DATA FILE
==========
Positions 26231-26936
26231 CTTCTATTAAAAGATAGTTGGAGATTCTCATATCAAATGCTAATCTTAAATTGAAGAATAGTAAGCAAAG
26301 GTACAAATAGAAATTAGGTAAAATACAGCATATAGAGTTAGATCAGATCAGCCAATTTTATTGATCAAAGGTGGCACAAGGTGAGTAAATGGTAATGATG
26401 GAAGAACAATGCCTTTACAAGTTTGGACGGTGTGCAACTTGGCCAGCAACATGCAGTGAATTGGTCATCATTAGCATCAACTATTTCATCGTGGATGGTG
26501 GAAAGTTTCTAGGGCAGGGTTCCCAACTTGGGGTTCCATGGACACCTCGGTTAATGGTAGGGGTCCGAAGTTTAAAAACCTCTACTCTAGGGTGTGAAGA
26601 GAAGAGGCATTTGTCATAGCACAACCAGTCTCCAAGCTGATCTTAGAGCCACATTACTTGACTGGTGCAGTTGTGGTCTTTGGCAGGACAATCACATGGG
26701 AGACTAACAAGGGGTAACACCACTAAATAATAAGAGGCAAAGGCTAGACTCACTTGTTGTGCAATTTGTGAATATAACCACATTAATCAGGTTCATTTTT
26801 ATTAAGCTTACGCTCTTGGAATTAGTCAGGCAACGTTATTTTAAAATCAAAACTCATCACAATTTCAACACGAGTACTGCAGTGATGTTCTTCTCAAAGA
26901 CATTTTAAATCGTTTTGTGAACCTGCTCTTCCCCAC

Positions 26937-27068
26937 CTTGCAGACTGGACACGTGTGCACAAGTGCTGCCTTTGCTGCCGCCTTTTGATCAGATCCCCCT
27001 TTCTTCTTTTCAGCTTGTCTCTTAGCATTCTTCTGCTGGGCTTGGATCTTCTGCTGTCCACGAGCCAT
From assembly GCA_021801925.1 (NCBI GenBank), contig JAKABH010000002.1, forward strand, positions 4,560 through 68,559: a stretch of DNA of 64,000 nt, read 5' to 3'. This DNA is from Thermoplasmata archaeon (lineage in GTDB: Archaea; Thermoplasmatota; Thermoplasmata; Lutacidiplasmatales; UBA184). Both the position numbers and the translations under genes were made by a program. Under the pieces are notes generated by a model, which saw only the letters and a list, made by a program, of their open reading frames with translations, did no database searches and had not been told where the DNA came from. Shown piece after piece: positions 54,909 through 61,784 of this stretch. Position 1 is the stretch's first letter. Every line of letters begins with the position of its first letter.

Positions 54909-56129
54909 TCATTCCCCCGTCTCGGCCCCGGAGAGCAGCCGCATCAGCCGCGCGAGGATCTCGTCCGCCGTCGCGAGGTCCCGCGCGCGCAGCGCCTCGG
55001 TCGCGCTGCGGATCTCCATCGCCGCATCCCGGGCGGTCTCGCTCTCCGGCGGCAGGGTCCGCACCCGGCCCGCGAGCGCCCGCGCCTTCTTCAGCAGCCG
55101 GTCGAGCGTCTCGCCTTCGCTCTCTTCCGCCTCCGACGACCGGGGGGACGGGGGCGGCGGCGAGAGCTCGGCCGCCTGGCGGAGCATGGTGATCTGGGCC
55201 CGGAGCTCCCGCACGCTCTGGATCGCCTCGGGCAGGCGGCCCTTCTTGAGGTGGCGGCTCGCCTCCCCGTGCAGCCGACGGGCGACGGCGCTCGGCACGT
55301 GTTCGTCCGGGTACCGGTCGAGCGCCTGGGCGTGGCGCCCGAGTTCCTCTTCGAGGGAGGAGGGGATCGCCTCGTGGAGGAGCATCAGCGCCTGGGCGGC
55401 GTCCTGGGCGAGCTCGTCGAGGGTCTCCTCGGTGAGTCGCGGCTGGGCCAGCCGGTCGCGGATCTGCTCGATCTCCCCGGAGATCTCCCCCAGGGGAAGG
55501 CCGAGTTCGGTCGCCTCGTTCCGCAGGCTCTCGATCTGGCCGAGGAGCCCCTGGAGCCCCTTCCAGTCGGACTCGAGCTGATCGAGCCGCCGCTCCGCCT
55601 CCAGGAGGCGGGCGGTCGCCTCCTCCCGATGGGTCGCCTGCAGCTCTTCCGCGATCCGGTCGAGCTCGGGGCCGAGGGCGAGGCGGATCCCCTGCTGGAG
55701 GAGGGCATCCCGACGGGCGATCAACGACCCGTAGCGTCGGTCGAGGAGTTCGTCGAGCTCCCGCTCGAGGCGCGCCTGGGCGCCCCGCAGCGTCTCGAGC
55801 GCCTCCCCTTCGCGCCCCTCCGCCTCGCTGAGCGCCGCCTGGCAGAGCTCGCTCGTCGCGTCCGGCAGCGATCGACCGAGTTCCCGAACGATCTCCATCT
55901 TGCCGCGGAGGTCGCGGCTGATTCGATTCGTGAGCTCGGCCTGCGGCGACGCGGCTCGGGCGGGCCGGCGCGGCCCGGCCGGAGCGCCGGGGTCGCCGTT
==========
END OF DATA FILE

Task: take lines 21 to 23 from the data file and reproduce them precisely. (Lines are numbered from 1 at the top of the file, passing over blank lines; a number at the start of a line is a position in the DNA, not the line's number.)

55501 CCGAGTTCGGTCGCCTCGTTCCGCAGGCTCTCGATCTGGCCGAGGAGCCCCTGGAGCCCCTTCCAGTCGGACTCGAGCTGATCGAGCCGCCGCTCCGCCT
55601 CCAGGAGGCGGGCGGTCGCCTCCTCCCGATGGGTCGCCTGCAGCTCTTCCGCGATCCGGTCGAGCTCGGGGCCGAGGGCGAGGCGGATCCCCTGCTGGAG
55701 GAGGGCATCCCGACGGGCGATCAACGACCCGTAGCGTCGGTCGAGGAGTTCGTCGAGCTCCCGCTCGAGGCGCGCCTGGGCGCCCCGCAGCGTCTCGAGC